Deleting files is something we all do pretty regularly on our Windows PC, but there are ways and means to make the process slightly slicker – and indeed to ensure when something is deleted, that it is actually deleted. This is what we're going to look at in this short primer on deletion.
First off, the normal method of deleting a file is that you right click on it and select Delete from the menu (or you select the file, and press the Delete key on your keyboard). This sends the file to the Recycle Bin, which you can subsequently restore the file from if, in the future, you decide you actually didn't want to get rid of it.
So, to actually delete the file and free up hard drive space, you have to empty the Recycle Bin after binning your file (and, in truth, even then the data hasn't actually been erased from the hard drive as such – more on that in a moment).
In effect, then, file deletion is a two-step process – delete the file, then empty the Recycle Bin to actually get rid of it and free up the space it took on the hard drive for usage. But you can turn off the Recycle Bin, so that when you delete a file on your drive, it doesn't go in the bin, but rather it's got rid of straight away. Bear in mind, though, that in exchange for this convenience, you won't be able to get the file back from the Recycle Bin later on if you decide you made a mistake.
So how do you delete files straight off the bat and avoid them going into the Recycle Bin? Simply right click on the Recycle Bin, then select Properties. Under Settings for selected location, click the button which says: Don't move files to the Recycle Bin, remove files immediately when deleted. This does, well, exactly what it says – click OK to confirm your choice.
Now onto our second point. When you delete a file from your PC – whether via the Recycle Bin, or bypassing it – that file isn't actually deleted (not there and then). Essentially, the space on the disk it was taking up is marked as free, so new data can overwrite it. But until new data actually does overwrite it, the "deleted" file is still present and can be recovered using special tools.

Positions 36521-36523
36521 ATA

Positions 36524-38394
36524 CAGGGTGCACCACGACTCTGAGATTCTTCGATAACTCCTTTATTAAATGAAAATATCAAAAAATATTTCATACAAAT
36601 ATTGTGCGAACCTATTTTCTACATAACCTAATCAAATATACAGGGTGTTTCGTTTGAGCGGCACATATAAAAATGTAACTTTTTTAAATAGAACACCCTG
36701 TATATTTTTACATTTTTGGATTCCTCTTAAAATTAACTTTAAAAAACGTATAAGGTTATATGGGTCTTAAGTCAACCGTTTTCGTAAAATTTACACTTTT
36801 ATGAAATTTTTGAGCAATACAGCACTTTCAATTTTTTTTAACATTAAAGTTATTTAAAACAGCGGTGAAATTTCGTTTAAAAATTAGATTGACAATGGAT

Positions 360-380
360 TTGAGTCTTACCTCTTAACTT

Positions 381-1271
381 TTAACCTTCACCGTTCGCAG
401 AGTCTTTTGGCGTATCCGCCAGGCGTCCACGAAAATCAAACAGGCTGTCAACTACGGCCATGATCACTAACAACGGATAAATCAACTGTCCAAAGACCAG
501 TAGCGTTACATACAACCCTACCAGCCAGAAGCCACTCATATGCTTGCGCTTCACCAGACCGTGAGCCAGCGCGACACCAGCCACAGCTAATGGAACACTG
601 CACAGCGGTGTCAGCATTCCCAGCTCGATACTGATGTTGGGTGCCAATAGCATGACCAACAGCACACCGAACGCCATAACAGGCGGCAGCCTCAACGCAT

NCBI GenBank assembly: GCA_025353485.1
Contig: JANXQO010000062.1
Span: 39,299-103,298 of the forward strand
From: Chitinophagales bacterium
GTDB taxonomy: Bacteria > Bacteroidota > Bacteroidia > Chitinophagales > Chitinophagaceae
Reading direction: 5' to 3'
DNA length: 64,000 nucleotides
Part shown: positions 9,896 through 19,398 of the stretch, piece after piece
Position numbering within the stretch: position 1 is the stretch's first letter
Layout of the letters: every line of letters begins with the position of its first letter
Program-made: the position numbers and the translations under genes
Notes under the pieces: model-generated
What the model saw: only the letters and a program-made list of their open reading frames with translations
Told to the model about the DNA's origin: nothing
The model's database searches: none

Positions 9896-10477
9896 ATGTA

If you really want a file immediately scrubbed completely from the hard drive, you need to use a secure file deletion utility, which deletes the file, then overwrites it with garbage data to ensure it can't be resurrected. Some antivirus suites will come with these tools built in (sometimes called a File Shredder or similar), or you can download one for free – we'd recommend Eraser. This handy little utility overwrites data a number of times to ensure it's destroyed.
Incidentally, this is why you should never just throw away your computer or hard drive without first ensuring you wipe the hard disk – otherwise it may be found by an unscrupulous type who'll try to pull all your old data off the drive. Because it's all still there, even if you formatted the disk.
You can securely wipe an entire drive using the popular freebie piece of software DBAN. For more details on how to use this, see our full guide to destroying your data – which also mentions another method of disk wiping, simply hitting the drive hard with a hammer lots of time until the platters shatter. That's as secure a wipe as any, and probably more fun and less hassle too – just be sure to mind your thumbs!